So congress says the Clean Water Act applies to all U.S. navigable water. Okay, I can see them getting authority from the interstate commerce clause. But then the Corp of Engineers and the EPA have their way with things:
The dispute is one of two cases consolidated for oral argument Tuesday examining just how far upstream the Clean Water Act (CWA) extends federal jurisdiction. Is it limited to lakes and rivers? Or does it include remote wetlands with no link to them? At stake: how broadly the clean water law will be applied nationwide and, potentially, whether a broad application of the law is consistent with the proper constitutional balance of power between the federal government and the states.
At the center of the dispute is a discrepancy between the words Congress used when it wrote the CWA and the regulations the US Army Corps of Engineers and Environmental Protection Agency wrote later to enforce the clean water law.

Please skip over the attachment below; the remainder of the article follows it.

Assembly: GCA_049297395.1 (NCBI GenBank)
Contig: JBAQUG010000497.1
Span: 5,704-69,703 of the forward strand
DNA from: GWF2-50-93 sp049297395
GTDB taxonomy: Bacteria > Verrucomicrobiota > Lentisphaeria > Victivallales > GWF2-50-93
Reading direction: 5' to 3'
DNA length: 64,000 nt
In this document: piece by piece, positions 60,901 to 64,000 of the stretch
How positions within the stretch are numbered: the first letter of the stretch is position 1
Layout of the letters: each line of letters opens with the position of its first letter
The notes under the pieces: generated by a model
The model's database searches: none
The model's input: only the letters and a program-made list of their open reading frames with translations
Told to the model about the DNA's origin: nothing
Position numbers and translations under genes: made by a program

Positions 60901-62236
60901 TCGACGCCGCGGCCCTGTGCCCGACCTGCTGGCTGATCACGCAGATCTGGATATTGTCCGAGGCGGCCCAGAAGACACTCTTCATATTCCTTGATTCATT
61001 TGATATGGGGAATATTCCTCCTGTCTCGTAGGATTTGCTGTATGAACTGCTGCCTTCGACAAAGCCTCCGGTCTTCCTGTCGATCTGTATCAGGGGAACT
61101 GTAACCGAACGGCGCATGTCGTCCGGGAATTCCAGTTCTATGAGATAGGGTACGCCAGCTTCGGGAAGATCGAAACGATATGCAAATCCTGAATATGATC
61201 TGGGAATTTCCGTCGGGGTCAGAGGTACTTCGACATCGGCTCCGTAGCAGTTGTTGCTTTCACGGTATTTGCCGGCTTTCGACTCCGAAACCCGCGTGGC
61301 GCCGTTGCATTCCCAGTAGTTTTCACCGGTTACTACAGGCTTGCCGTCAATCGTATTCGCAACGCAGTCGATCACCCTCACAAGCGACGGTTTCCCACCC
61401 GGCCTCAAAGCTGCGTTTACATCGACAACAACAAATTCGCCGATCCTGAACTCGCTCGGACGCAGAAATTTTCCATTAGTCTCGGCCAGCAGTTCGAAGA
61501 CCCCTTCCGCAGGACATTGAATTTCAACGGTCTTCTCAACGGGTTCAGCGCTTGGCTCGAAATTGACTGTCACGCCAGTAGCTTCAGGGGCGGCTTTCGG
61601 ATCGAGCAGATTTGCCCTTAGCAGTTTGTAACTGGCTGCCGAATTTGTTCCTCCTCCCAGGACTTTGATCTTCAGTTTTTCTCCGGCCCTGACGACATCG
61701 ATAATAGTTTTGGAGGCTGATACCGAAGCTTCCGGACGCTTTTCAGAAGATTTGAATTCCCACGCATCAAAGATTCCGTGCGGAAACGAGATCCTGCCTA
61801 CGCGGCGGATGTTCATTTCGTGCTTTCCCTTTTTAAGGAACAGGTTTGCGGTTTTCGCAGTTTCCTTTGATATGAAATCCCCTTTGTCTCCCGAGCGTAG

Congress said US jurisdiction would extend over all “navigable waters.” EPA and Corps of Engineers regulations interpret the law as extending far upstream, even to waters with no hydrologic connection to a tributary of navigable waters.
“Through this authority, the Corps will effectively exercise a wide-ranging federal police power over all kinds of land use,” writes Carabell’s lawyer, Timothy Stoepker, in his brief to the court. “A saturated portion of a residential lawn, which is near a storm drain … will come within the scope of the act, and the owners of such land will have to obtain permits from the Corps before making a variety of ordinary land-use decisions.”
So what definition of navigable water can you come up with that includes a saturated portion of a residential lawn? This is government WAY out of control.